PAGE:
'Flutter' Of Inactivity As Americans Ignore Warning Signs

While the majority of Americans are at least aware of atrial fibrillation (AF), many may be unable to identify or may even ignore the warning signs of the disorder. In fact, according to a new survey issued by the Heart Rhythm Society (HRS), one in three Americans indicate that if they felt their heart quiver or skip a beat they would ignore it or wait for it to happen again before taking action.

This February, in observance of Heart Health Month, HRS spotlights the need for consumer education on the risks and warning signs associated with AF. AF is characterized by a rapid and irregular heartbeat caused when the top chambers of the heart (the atria) quiver (fibrillate) erratically, sometimes faster than 200 times per minute. It can feel like drums pounding, thunder rumbling or fish flopping in the chest. The condition can have a significant negative impact on an individual's quality of life, causing heart palpitations, chronic fatigue and debilitating pain.

Although more than 60 percent of Americans correctly identified AF as a heart rhythm disorder, the survey results also showed that only 32 percent would consult a primary care physician (PCP) and less than 10 percent would seek a heart specialist referral if they felt their hearts quiver or skip a beat. Most would ignore it, wait for it to happen again or even wait for something more serious to occur.

"The fact that many Americans are aware of AF is encouraging, however, it is equally as important that people recognize the warning signs and take appropriate action should they feel or experience something out of the ordinary," said Anne M. Gillis, MD, FHRS, president of Heart Rhythm Society. "Heart Health Month presents an opportunity for us to share information and encourage people to listen to their bodies. It is vital to talk with your doctor because you just don't know when a very small sign could mean something much more."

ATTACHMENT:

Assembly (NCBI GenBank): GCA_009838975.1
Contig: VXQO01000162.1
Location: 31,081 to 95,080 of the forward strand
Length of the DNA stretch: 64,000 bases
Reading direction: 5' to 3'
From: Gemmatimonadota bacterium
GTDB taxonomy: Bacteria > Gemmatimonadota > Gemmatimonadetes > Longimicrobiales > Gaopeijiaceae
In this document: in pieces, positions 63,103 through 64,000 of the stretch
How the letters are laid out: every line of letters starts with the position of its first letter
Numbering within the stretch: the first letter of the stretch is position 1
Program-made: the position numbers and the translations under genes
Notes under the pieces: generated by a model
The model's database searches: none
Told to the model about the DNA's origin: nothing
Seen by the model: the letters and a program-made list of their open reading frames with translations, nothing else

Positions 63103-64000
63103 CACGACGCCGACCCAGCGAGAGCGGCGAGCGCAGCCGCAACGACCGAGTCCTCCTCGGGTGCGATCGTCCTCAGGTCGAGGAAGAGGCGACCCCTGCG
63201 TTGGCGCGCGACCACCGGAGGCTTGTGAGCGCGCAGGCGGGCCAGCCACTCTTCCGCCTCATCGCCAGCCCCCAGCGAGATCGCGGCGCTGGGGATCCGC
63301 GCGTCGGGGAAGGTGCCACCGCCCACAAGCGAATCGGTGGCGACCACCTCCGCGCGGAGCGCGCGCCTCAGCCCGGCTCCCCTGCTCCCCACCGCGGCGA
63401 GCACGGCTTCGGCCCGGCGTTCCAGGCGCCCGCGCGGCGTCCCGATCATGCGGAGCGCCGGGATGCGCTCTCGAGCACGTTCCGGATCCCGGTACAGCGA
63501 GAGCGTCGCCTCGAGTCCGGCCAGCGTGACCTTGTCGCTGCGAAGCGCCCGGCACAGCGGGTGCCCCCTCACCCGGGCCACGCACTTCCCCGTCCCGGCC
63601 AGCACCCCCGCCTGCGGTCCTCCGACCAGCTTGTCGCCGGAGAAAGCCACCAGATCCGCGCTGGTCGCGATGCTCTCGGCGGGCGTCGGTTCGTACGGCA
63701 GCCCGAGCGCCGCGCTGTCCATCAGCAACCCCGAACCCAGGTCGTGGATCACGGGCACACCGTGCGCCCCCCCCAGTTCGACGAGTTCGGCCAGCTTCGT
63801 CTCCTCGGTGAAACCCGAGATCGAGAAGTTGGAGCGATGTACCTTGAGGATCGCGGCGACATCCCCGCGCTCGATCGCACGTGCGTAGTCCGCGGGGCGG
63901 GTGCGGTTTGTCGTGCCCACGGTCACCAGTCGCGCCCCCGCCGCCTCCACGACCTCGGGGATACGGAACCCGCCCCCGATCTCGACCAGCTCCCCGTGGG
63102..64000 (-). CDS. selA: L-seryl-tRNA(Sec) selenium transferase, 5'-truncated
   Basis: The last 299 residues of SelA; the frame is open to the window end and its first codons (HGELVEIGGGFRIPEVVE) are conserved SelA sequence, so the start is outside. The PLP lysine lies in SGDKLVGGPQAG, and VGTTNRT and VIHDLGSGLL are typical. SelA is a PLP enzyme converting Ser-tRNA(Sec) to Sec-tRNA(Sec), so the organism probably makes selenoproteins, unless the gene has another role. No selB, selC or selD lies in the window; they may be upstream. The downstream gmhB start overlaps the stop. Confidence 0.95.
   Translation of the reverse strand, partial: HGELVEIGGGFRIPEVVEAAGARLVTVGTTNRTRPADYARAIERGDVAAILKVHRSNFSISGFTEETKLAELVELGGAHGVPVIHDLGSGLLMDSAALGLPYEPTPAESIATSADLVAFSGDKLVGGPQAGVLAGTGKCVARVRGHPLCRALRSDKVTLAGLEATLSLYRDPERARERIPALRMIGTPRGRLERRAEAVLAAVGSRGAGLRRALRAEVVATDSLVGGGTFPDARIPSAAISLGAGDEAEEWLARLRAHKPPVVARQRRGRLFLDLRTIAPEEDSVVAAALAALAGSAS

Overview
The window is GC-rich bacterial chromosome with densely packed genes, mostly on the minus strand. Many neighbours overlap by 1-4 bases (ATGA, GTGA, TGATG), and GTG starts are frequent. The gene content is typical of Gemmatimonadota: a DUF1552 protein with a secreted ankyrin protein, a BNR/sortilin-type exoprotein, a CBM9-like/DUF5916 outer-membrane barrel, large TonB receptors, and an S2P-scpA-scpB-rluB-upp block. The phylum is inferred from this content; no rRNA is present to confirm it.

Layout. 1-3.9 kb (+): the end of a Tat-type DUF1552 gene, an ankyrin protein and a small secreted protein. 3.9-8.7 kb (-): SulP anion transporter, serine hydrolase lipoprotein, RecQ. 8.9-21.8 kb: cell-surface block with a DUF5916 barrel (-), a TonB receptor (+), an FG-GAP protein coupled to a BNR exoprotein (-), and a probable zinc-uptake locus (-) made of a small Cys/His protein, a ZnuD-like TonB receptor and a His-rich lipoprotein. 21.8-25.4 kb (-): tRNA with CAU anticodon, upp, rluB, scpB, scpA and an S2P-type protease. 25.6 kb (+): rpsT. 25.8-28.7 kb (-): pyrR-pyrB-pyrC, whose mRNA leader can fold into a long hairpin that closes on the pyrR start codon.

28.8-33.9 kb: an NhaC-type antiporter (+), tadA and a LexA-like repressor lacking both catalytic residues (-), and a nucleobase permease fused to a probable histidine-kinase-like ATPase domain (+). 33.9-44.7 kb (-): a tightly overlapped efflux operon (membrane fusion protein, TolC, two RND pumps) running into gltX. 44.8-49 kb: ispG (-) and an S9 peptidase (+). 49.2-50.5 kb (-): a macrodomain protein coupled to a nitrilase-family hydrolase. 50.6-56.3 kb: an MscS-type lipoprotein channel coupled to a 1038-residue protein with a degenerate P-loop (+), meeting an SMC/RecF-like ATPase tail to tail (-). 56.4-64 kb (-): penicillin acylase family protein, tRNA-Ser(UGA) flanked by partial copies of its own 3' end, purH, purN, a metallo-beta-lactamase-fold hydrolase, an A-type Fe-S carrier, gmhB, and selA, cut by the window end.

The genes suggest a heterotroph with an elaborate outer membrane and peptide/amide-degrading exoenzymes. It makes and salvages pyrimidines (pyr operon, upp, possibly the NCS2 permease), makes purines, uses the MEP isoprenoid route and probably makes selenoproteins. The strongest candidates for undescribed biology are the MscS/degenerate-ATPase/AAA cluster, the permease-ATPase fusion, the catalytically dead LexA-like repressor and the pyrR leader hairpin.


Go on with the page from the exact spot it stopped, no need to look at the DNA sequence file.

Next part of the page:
Through the "AFib Feels Like" awareness campaign and ongoing efforts year-around, HRS is working to increase public knowledge of AF. AF awareness efforts include working with patients across the country to help share personal stories and experiences. In the words of one patient, Dr. David Jones, who has been diagnosed and now living with AF:

"I have lived with atrial fibrillation for 14 years and my first episode occurred when I was 29. Interestingly, the primary trigger of my atrial fibrillation was drinking a very cold beverage and it would feel like popcorn kernels popping in my chest. This is not a common trigger for most people but this reinforces the importance of each individual knowing what AF could feel like. I'm working with the Society to help bring this to people's attention and the importance of knowing the signs of AF."

A Flutter of Inactivity: Five Reasons to Talk to Your Doctor about AF

Impact: AF affects more than 2.5 million American adults and 4.5 million people living in the European Union.

Risk: AF can significantly increase the risk of stroke. AF is the most common sustained heart rhythm disorder and increases the risk for heart disease and stroke, both leading causes of death in the US. 

Concern: As the world population ages, the prevalence of AF is projected to increase. In fact, in the next 30-40 years, the number of people diagnosed with AF in the US is expected to more than double.

Options: AF sometimes requires treatment with medications, controlled electric shocks to the heart or specific procedures. Less often, a pacemaker or another device is implanted to monitor and control the heart's rhythm.

Specialists: Your primary care physician can refer you to an electrophysiologist – a cardiologist who has additional education and training in the diagnosis and treatment of abnormal heart rhythms.

For more information about the Heart Rhythm Society please visit, HRSonline.org.